Avoid a cookie-cutter approach to equipment selection. Every situation is unique. Call in a portable heating supplier who offers a full range of technologies to perform a site survey and recommend the safest and most efficient solution for your needs.

Types of portable heaters

Direct fired heaters — With direct fired units, air is blown across a natural gas or propane flame into the area to be heated. Though highly efficient and cost-effective, direct fired heaters have an open flame which could produce some level of water vapor and toxic emissions if starved of air, so they should never be used in a sealed indoor environment. In outdoor areas (i.e., tents, construction sites) or well-ventilated spaces such as a manufacturing or warehouse space where there is adequate ventilation, they are a viable choice for temporary heating. These units typically feature very large capacities of 400,000–7,000,000 BTU/hr.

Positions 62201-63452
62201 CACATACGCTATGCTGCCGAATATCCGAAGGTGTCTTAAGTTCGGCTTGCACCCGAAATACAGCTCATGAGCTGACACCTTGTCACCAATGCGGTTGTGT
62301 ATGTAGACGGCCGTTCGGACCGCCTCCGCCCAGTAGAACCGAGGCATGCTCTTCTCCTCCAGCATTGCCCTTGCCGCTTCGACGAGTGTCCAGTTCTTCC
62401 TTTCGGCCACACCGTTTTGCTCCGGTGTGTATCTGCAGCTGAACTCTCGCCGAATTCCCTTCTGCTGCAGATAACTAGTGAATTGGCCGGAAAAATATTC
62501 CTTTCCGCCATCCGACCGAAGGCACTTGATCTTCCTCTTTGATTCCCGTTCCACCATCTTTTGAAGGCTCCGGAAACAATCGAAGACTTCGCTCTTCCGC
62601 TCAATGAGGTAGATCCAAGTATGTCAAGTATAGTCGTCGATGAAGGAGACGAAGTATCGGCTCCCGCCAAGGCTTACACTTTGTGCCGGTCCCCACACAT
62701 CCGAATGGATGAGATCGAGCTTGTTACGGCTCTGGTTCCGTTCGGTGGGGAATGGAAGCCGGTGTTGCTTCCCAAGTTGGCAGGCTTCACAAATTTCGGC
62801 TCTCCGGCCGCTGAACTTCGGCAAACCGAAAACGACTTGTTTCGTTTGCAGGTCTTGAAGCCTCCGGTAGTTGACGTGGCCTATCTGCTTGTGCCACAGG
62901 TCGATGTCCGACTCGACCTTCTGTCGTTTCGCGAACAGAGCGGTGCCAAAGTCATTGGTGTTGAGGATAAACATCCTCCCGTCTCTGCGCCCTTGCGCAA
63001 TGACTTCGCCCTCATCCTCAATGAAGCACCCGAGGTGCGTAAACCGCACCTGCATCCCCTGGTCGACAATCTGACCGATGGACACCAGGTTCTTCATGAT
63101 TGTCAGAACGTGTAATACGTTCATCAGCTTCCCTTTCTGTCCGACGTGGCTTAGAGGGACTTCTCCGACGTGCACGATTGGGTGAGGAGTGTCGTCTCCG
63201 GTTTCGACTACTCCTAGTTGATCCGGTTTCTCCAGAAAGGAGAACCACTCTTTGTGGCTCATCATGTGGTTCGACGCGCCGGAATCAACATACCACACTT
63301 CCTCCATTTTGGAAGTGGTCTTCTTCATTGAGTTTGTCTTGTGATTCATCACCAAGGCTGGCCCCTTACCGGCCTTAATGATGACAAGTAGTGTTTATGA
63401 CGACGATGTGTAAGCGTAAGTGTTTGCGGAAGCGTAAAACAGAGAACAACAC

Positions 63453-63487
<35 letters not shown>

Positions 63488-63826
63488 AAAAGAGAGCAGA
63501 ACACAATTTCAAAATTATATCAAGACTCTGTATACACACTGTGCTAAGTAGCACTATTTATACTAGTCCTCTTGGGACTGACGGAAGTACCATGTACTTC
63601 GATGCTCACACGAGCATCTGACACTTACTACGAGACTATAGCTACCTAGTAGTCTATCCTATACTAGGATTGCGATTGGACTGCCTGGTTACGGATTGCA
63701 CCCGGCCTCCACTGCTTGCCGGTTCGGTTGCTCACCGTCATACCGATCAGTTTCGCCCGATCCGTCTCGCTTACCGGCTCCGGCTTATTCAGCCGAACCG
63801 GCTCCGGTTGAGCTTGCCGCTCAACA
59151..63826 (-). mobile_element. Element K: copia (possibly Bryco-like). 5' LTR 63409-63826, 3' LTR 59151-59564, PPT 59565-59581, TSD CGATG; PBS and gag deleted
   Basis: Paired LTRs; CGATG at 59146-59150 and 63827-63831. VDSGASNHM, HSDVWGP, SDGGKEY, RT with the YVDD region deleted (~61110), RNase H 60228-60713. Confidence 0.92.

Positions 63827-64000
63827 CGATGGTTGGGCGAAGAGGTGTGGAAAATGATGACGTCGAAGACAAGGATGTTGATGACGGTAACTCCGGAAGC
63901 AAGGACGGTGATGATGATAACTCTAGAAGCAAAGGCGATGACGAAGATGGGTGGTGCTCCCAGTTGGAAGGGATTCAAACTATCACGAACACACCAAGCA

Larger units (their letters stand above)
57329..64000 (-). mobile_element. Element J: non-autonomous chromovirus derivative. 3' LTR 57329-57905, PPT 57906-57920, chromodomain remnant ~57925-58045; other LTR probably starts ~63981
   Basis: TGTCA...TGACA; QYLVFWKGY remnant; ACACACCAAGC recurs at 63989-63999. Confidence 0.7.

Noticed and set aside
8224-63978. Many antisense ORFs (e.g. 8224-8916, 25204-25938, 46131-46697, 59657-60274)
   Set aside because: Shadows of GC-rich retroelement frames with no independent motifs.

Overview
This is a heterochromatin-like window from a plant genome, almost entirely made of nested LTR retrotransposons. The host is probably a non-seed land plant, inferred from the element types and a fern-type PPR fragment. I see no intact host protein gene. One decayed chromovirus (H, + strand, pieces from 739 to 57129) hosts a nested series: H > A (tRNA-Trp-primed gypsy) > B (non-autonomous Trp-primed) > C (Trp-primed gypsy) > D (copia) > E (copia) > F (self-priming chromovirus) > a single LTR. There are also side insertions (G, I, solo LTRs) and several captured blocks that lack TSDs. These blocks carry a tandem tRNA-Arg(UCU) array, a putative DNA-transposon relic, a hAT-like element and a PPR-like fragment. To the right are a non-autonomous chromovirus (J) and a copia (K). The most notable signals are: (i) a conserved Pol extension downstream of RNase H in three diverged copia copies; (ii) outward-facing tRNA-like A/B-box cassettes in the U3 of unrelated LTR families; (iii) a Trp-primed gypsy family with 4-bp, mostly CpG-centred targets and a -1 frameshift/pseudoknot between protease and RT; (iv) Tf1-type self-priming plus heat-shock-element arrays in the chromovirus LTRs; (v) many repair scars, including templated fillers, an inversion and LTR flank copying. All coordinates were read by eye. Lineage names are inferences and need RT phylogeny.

Electric heaters use resistive heat, which is effective in cold environments but is the most expensive form of heat you can get. Large electric heaters offer capacities of 5,000– 512,000 BTU/hr. They use a forced air fan to blow or duct fresh, warm air to the area to be heated, delivering clean, dry air with no emissions. These heaters usually require 3-phase 220 V or 460 V high-voltage wiring for larger spaces, which may not be available — sometimes necessitating the use of a generator or an electrician due to the high current consumption.